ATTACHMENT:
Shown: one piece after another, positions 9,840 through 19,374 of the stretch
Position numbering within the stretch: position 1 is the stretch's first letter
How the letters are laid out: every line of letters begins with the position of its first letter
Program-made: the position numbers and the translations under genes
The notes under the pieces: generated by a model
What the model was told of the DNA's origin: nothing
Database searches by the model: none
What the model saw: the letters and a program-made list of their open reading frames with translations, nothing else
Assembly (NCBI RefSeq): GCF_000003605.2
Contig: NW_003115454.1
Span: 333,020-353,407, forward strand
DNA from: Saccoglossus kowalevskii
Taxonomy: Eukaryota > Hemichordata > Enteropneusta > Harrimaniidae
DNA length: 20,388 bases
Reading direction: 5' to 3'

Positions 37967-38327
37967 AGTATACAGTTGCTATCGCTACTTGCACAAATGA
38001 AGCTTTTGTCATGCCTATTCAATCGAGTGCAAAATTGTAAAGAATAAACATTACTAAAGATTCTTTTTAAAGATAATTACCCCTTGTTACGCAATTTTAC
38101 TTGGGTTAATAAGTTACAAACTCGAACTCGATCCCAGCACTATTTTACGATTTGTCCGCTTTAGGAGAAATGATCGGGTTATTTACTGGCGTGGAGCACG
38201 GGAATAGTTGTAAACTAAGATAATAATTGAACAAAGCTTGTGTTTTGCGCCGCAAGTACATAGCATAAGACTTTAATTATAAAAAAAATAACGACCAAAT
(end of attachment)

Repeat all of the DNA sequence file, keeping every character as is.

Shown: one piece after another, positions 9,840 through 19,374 of the stretch
Position numbering within the stretch: position 1 is the stretch's first letter
How the letters are laid out: every line of letters begins with the position of its first letter
Program-made: the position numbers and the translations under genes
The notes under the pieces: generated by a model
What the model was told of the DNA's origin: nothing
Database searches by the model: none
What the model saw: the letters and a program-made list of their open reading frames with translations, nothing else
Assembly (NCBI RefSeq): GCF_000003605.2
Contig: NW_003115454.1
Span: 333,020-353,407, forward strand
DNA from: Saccoglossus kowalevskii
Taxonomy: Eukaryota > Hemichordata > Enteropneusta > Harrimaniidae
DNA length: 20,388 bases
Reading direction: 5' to 3'

Positions 37967-38327
37967 AGTATACAGTTGCTATCGCTACTTGCACAAATGA
38001 AGCTTTTGTCATGCCTATTCAATCGAGTGCAAAATTGTAAAGAATAAACATTACTAAAGATTCTTTTTAAAGATAATTACCCCTTGTTACGCAATTTTAC
38101 TTGGGTTAATAAGTTACAAACTCGAACTCGATCCCAGCACTATTTTACGATTTGTCCGCTTTAGGAGAAATGATCGGGTTATTTACTGGCGTGGAGCACG
38201 GGAATAGTTGTAAACTAAGATAATAATTGAACAAAGCTTGTGTTTTGCGCCGCAAGTACATAGCATAAGACTTTAATTATAAAAAAAATAACGACCAAAT